Friday, April 26, 2013

Compartmentalization vs. Multi-Tasking/Day Job vs. Moonlighting

Several of you have inquired about how my new position at Curtis has impacted my performing career. 

I’m still preparing, practicing, and performing; the Bethlehem Bach Festival starts next week. 

But the schedule is different than before. Even though each career could demand all of my time and focus right now, it's not possible.

I previously wrote, “My [Curtis] job is about as 9 to 5 as it gets in the arts.” In times of intense concert or audition preparation, I would go home right at 5 and practice from 6 until midnight.   

I used to be entirely compartmentalized: When I left the office, I would put the blinders on, forget about it, become a different person, and focus entirely on my music.

Now I am working a lot of nights for concerts and donor events that sometimes last until midnight. I also have a lot more work and responsibility in general, which means a 9 to 5 day is impossible.

So my schedule and working style have had to change. Here are some examples:
  • If I have a function at night, sometimes I practice the oboe in the morning and go into the office later -- 9:30, 10, or even noon.  
  • There have been a few instances in recent weeks where I’ve practiced between the hours of 5-7: after the “work day” is over, and before an event.  
  • Sometimes I leave at 5, go home and practice until 10 or 11, and then pick back up with Curtis stuff until midnight or 1 AM. I can send emails, do research, and write 24/7; my neighbors would not like it if I was practicing the oboe at 2 AM. I am also a night owl and would much rather be working at 1 AM, not 9 AM. 
  • I still compartmentalize. Earlier this week, that meant closing my office door for two hours and writing a proposal to a major funder. Last night it meant not opening Outlook, sitting down, and having a marathon practice session.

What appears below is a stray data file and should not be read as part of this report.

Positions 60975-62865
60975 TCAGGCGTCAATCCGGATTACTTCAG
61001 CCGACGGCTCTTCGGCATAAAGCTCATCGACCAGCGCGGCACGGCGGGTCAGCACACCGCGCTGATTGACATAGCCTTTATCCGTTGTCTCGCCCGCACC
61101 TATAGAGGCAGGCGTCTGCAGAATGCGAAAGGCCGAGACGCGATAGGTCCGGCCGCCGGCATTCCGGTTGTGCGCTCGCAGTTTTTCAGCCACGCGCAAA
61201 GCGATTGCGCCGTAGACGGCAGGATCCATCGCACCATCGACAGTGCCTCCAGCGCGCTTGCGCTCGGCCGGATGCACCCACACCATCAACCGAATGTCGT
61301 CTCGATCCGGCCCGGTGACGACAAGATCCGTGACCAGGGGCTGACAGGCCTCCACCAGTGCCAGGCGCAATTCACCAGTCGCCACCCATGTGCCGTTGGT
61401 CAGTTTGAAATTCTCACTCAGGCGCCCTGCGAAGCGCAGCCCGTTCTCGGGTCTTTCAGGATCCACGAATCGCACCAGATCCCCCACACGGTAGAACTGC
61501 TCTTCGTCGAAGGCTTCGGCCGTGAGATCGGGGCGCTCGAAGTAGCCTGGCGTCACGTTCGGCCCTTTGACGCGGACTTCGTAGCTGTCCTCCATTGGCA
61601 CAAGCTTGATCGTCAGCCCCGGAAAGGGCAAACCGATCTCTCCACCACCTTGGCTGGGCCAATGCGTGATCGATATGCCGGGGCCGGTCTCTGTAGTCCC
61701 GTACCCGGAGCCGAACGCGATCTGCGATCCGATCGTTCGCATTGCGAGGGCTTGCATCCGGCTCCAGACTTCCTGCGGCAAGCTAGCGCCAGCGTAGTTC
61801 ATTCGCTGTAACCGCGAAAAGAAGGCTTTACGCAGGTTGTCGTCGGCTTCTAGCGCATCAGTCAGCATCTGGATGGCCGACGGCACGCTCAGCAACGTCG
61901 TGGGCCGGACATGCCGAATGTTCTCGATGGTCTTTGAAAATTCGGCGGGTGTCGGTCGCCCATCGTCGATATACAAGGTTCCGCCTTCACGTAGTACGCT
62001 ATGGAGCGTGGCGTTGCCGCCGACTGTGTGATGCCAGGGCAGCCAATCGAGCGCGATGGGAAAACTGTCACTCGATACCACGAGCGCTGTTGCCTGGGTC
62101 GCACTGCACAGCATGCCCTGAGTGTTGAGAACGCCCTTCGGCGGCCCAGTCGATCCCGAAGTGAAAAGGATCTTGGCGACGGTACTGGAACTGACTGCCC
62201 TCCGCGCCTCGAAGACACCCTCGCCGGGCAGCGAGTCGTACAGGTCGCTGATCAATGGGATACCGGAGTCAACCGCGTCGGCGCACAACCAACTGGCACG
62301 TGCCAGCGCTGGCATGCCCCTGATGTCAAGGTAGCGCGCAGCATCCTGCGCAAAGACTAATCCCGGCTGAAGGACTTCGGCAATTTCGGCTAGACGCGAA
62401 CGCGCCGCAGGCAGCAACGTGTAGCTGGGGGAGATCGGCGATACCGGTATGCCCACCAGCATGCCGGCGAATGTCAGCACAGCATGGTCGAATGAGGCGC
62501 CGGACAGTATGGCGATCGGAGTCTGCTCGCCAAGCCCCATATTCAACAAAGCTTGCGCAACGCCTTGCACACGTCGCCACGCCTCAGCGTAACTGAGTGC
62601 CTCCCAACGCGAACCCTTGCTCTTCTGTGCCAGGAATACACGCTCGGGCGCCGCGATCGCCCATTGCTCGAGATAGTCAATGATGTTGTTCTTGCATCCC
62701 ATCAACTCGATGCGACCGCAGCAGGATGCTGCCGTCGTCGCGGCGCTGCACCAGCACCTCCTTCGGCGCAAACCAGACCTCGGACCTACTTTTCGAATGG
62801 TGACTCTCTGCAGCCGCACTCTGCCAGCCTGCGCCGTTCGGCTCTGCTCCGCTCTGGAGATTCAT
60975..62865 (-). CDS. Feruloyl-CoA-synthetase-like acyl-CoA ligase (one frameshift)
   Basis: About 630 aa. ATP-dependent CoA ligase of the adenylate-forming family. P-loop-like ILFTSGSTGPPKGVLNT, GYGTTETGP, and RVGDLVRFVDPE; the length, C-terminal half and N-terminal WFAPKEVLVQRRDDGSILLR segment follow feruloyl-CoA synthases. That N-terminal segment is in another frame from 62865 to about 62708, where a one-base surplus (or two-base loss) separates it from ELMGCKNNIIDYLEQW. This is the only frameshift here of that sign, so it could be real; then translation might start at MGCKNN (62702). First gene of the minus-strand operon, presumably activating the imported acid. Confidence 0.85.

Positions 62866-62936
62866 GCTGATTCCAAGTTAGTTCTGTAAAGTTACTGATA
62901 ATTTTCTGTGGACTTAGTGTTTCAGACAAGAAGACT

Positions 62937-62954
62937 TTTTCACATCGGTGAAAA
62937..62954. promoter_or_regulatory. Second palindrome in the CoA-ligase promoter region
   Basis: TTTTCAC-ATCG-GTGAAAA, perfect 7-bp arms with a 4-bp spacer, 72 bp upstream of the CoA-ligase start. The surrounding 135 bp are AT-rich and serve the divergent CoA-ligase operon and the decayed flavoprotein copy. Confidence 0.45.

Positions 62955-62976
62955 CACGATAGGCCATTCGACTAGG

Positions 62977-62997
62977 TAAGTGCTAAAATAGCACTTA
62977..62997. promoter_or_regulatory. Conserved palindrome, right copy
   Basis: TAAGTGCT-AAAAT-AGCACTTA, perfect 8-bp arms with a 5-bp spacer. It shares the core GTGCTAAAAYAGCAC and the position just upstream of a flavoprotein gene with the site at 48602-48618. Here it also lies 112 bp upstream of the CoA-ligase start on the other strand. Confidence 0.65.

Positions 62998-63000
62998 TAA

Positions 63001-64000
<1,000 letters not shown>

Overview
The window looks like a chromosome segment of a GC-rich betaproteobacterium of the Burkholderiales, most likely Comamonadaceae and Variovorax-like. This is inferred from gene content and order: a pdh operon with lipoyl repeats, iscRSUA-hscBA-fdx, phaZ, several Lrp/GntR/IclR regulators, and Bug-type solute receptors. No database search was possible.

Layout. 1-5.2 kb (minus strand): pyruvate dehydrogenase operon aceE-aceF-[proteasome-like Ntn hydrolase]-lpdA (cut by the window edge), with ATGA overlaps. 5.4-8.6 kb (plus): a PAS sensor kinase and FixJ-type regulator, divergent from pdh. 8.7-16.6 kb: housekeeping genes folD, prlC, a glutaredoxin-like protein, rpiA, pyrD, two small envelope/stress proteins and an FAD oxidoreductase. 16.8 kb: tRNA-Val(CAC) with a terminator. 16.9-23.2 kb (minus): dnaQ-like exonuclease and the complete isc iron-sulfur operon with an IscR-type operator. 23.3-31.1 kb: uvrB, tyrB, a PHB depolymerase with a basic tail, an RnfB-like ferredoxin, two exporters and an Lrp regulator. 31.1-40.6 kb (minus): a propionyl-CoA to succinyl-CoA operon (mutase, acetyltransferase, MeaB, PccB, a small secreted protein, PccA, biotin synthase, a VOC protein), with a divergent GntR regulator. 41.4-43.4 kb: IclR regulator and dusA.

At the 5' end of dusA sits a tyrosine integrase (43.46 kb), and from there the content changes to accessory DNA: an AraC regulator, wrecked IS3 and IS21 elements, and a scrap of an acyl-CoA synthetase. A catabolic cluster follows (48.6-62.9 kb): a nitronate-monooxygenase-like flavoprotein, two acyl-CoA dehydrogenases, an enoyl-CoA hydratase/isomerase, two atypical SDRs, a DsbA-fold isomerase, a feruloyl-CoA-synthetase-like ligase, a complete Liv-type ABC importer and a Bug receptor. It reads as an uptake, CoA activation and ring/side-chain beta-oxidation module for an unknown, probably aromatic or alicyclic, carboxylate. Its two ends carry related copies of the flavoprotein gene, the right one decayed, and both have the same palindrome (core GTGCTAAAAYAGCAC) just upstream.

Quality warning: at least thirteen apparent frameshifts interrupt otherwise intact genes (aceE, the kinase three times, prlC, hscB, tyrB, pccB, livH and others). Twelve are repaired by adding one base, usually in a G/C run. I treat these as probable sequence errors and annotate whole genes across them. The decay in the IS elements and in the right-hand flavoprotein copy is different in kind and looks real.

• But now, multi-tasking is necessary to keep up with both careers. Sometimes I will leave my email open and take “practice breaks” to do something for Curtis. I listen to music I’m preparing when I’m in the office.
As I’ve said before about gigs, “As long as you can do what you need to do at the job, that's what really matters.” It doesn’t matter how many hours you practiced, if you have 2 reeds or 20 reeds, or if you can play the entire Strauss Concerto from memory if the job is to play fourth oboe on a run-through of the last movement of Mahler 1.

I now apply this sentiment to my life at Curtis. When you’re working all of the time, you’re not punching a clock. Nearly every person I’ve interviewed has some kind of flexibility in one or both of their careers. Jacob Smith even said it’s in the “DNA” of PCMS/Marlboro. As long as the work gets done, I do not need to be in my office from 9 to 5. I am fortunate to be one of many musicians who work at Curtis, and the school values that part of my life and what it brings to my work there. 

POSTSCRIPT: I was writing this post late last night and this morning when I woke up, interviewee Shannon Langman posted this article by Penelope Trunk called "Splice Time in New Ways to Have More of it." Talk about timing!

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